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Netanyahu: More Countries to Follow US, Move Embassies to Jerusalem

Photo, CBN News

JERUSALEM, Israel – Israeli Prime Minister Benjamin Netanyahu said on Thursday that Israel is already in touch with other countries that want to follow the lead of the United States and move their embassies to Jerusalem.

President Trump became the first US president to publicly recognize Jerusalem as the capital of Israel. In a televised address on Wednesday, Trump also said the wheels are in motion to move the US Embassy from Tel Aviv to Jerusalem.

"I want to take this opportunity to announce that we are already in contact with other countries that will declare similar recognition," Netanyahu said at a Foreign Ministry conference on Digital Diplomacy.

"I have no doubt that the moment the American embassy moves to Jerusalem, and even before, many more embassies will move to Jerusalem. It's about time," Netanyahu added.

Israel's Foreign Ministry declined to elaborate but media reports have already indicated that some countries are moving in that direction, including the Czech Republic, Hungary, The Philippines and India."

Jerusalem is one of the thorniest issues in the Israeli-Palestinian conflict. Backed by thousands of years of history, including the Bible, Israel says Jerusalem is the undivided, eternal capital of the Jewish people.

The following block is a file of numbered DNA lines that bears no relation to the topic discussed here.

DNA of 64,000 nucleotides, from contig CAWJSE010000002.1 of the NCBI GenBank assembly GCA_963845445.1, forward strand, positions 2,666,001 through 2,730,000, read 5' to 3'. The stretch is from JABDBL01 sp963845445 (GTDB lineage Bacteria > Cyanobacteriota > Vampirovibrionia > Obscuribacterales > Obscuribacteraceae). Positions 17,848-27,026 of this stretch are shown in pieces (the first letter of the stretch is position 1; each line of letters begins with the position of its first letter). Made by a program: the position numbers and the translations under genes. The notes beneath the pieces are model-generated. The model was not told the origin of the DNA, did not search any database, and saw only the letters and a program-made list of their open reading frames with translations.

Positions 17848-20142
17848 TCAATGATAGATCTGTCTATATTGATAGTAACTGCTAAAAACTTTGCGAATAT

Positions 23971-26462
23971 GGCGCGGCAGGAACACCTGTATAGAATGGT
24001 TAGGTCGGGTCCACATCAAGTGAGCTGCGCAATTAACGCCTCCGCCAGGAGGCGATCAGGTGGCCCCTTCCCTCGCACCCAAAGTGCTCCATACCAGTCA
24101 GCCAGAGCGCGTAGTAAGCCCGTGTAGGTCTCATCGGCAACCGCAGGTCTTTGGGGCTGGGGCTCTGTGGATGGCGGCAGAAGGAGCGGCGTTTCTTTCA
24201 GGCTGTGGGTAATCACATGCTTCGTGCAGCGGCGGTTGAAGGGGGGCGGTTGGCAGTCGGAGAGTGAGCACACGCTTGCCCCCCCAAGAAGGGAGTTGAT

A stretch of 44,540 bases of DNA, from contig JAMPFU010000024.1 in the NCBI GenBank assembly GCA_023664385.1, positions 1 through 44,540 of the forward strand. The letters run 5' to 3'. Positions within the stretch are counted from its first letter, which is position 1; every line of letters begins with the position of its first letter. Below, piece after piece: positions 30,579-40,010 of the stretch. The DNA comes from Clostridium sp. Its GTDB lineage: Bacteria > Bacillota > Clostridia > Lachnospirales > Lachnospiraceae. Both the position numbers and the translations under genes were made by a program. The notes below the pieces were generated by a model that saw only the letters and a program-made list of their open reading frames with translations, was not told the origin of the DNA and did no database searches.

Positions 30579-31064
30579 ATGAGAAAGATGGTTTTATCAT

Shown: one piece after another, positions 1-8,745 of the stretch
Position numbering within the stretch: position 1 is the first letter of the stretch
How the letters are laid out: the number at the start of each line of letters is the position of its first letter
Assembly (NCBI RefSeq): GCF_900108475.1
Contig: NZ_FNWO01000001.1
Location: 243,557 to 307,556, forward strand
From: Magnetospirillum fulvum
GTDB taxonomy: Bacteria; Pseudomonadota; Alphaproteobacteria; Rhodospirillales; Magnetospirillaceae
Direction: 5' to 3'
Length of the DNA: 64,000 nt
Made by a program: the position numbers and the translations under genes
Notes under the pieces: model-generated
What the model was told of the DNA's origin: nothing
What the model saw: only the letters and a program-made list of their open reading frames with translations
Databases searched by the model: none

Palestinians claim the city as their own and want the eastern section as the capital of a future Palestinian state.

Trump's announcement sparked harsh reactions in the Middle East and beyond, as well as protests on the ground, but some countries apparently think moving their embassies to Jerusalem is a good idea.

The Czech Republic issued a statement saying it recognized western Jerusalem as the capital of Israel and considered it to be the future capital of a Palestinian state, too.

Israel is reportedly expecting Hungary to do the same. On Wednesday, Budapest blocked a joint European Union statement that would have opposed Trump's move, according to the Times of Israel.

The same article cited unnamed Israeli officials saying that the Philippines was eager to move its embassy to Jerusalem too.

And in a tweet, senior leader in the Indian Bharatiya Janata Party (BJP) Subramanian Swamy called for his country's embassy to be moved to Jerusalem.

Some are concerned about the push to recognize western Jerusalem only as Israel's capital as Russia did earlier this year.

Israel reunited the city in the 1967 Six-Day War after 19 years of division. The ancient Old City, including the Temple Mount, Western Wall and many churches are in the eastern part of the city.

Trump did not specify western Jerusalem, but he didn't mention the "undivided" city either.

That didn't seem to bother Netanyahu.

"We were all moved to hear President Trump's historic statement, the recognition of Jerusalem as Israel's capital, and this statement is – of course – based on ancient right," Netanyahu said at the conference.

"The Jewish people determined Jerusalem to be its capital 3,000 years ago. Here our forefathers walked. Here our kings ruled. Here our prophets preached. Here are our roots," he said.  "This is, in effect, our identity card."

Netanyahu said Trump had "inscribed himself in the annals of our capital for all time."

"His name will now be linked to the names of others in the context of the glorious history of Jerusalem and our people," he said.

Netanyahu also thanked the US Congress for passing the Jerusalem Embassy Act in 1995, which, he said, "provided a basis for the recognition until President Trump came and implemented this law."


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